A disability rights group has filed suit in federal court against the state, claiming Ohio forces people with intellectual and developmental disabilities to receive services in institutional settings due to a lack of community options.
Disability Rights Ohio filed suit on behalf of six people who the group says are, or are at risk of being, "needlessly institutionalized" because of state-imposed barriers to community-based services. And the suit seeks class-action status for about 27,800 other disabled Ohioans. Tim Harrington, the executive director of the Ability Center of Greater Toledo, said: “We do not walk lightly into lawsuits, but when we do, we’ve won every one.”
Jeanine Narowitz of North Ridgeville is the mother of 24-year-old Nate, who is non-verbal and functions at the level of an eight-year-old. He’s been on a wait list for a waiver for a community-based facility for four years, and Narowitz said she’s worried about his future. “My husband and I have provided for Nate during these last four years what a waiver should provide for him," Narowitz said. In May, I will be 63 and my husband will be 67. My husband would like to retire, but he keeps putting it off so that he can provide for Nate.”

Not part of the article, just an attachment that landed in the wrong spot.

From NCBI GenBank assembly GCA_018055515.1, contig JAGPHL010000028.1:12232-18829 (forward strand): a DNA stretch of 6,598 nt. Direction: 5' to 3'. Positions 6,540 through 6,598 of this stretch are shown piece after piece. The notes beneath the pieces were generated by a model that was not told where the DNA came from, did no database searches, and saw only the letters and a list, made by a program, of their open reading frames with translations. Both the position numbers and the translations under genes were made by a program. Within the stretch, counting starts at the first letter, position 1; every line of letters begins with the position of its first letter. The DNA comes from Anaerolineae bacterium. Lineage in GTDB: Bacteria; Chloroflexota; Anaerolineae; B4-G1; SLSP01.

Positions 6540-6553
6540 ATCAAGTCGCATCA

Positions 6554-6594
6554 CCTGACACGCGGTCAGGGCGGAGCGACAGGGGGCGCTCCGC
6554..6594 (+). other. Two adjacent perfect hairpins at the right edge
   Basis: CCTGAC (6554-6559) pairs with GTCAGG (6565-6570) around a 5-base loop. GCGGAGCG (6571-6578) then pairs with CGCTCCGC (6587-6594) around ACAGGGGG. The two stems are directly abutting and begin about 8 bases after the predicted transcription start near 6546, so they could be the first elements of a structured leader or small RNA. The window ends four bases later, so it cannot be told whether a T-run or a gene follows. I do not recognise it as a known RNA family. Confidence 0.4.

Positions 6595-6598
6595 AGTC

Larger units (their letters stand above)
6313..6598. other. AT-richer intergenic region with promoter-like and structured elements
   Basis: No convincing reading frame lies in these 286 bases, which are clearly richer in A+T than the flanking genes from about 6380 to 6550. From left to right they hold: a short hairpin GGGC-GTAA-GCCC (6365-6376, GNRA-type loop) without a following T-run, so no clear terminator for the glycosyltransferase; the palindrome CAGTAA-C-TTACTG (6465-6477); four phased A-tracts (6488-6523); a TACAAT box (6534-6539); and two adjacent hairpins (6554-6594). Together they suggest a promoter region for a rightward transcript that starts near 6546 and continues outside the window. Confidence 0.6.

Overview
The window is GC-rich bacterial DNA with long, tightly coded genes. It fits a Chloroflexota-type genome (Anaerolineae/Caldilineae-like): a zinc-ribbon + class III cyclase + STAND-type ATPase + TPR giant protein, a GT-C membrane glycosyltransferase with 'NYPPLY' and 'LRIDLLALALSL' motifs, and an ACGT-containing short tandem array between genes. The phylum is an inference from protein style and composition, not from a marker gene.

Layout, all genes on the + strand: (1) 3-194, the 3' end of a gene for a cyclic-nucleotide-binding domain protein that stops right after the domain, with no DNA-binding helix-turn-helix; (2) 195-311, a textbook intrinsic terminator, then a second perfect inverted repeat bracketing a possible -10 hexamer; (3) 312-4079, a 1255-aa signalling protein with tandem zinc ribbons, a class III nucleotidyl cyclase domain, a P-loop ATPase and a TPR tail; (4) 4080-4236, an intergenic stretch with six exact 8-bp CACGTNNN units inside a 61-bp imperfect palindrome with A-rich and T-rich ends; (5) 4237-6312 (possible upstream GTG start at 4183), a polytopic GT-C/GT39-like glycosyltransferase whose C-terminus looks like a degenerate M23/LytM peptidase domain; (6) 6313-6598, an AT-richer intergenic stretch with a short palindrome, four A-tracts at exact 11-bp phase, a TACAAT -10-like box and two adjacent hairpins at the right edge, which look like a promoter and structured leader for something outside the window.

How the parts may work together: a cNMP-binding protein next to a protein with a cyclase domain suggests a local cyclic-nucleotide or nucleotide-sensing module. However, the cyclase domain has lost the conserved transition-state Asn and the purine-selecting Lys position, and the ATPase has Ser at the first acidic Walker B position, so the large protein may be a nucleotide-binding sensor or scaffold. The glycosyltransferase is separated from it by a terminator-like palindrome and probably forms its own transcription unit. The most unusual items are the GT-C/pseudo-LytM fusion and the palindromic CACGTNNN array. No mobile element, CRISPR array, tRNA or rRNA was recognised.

Cathy Mason-Jordan’s sister Caryl is 46 years old, is non-verbal and in a wheelchair and lives in a group home with seven other residents. But Mason-Jordan said she’s often left alone or put into group activities that she doesn’t enjoy. “My dream for Caryl is that she have a choice. That she gets to choose what she gets to do every day, like we all do. And this dream is a dream for all of our loved ones with special needs.”
The group says it’s been negotiating with the state for two years. A trio of Republican state lawmakers have responded to the suit, noting that the budget put forward an additional $300 million for additional waiver services, and that they’ll continue to address concerns raised by disability advocates.